Before you hire a professional to inspect a house you might want to buy, there are clues about serious problems you could identify on your own during an initial showing. Spotting these warning signs can save both time and money in your home-hunting process. Here are some of the signs you could spot…

Iffy electrical. Turn on every light and as many appliances as possible at the same time—run the dryer, washing machine, microwave and air-conditioning. If a circuit breaker trips or the lights flicker, that could suggest that the home’s electrical system will need an upgrade, which could cost thousands of dollars. A home’s electrical system should be able to handle all of these installed devices at once. That said, a circuit breaker might be tripped even in a home with a modern, well-­designed electrical system if multiple ­electricity-hungry items, such as hair dryers, are plugged in and run on the same circuit at the same time. 

Also: Take note of any extension cords used within the house. If an extension cord is used to provide power to a part of the home that has unused outlets, those unused outlets might not be working ­properly. If you’re willing to spend $10 to $20, you can buy a small GFCI outlet tester in a hardware store or online that plugs into outlets and confirms that they’re functioning properly. If extension cords extend to areas in the house that don’t have outlets, it’s a tip-off that the home doesn’t have an extensive modern electrical system.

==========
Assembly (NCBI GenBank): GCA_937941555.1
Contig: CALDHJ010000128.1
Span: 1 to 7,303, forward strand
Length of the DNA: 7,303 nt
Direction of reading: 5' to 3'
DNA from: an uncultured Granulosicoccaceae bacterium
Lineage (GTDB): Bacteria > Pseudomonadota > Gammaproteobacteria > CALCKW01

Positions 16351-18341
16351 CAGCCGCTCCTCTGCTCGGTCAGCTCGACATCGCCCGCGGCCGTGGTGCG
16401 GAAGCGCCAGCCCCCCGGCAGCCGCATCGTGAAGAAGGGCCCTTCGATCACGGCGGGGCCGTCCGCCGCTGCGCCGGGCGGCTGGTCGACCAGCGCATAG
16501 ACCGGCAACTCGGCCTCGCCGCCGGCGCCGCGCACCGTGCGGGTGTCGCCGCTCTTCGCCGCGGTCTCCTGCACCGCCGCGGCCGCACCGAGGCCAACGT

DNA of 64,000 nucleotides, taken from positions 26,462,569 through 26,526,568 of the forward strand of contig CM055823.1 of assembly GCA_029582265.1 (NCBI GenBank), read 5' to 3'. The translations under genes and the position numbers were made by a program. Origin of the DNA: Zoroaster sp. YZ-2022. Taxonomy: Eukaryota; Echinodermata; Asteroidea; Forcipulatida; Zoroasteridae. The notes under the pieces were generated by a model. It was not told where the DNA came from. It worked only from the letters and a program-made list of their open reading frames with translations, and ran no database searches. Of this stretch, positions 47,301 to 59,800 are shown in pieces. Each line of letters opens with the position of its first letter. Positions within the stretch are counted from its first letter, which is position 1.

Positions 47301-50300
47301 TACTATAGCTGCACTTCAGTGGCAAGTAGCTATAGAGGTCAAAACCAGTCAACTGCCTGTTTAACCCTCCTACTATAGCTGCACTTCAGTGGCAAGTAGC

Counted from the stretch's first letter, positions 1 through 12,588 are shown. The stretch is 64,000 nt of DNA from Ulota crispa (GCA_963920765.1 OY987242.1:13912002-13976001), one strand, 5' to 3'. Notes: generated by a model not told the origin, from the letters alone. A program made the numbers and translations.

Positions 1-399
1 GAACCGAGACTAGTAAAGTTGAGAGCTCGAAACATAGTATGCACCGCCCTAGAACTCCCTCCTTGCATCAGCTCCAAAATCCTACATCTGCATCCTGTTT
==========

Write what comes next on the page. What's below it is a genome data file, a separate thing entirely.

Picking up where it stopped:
Mismatched roofing. If sections of shingles are a slightly different shade than the rest of the roof, that indicates the roof required work at some point—which could mean there’s water damage or mold below. Don’t rule out a home just because it has had roof work—the roof problem might have been identified and fixed promptly and properly. But examine the spot underneath the roof repair very closely before making an offer on the home. That might require heading to the attic with a powerful flashlight, something few buyers do. Look and sniff for mold. 

Also: If the home is in a development where most homes appear to have been built at some point during the past 15 to 40 years at roughly the same time and by the same contractor, take a look at the roofs of other homes in the ­development, too. If a significant percentage of these other homes have new-looking roofs but the one for sale does not, it’s very likely that this home will need a new roof in the coming years, a major expense. 

Cracks, gaps or water damage where an addition connects with the original structure. Problems are particularly common when different parts of a home are built at different times. Rainwater sometimes sneaks in where the roof of an addition joins the existing roof…and additions sometimes settle after construction, causing them to separate slightly from the home. 

To identify an addition, note whether the house has a section that extends outside an otherwise rectangular footprint…whether it has an element that similar homes in the neighborhood lack—Google’s satellite view can help with this if it isn’t obvious from the street—and/or whether it has a section where the siding or roofing is visibly different from the rest of the house. 

If a house does appear to have an addition, closely examine where this addition connects with the house, from both inside and outside the home. Cracks and gaps in walls or ceilings here—or signs of patches covering cracks and gaps—might mean that the addition is pulling away from the home as it settles or that it was poorly constructed. Slight differences in floor height or sloping floors inside an addition could suggest similar problems.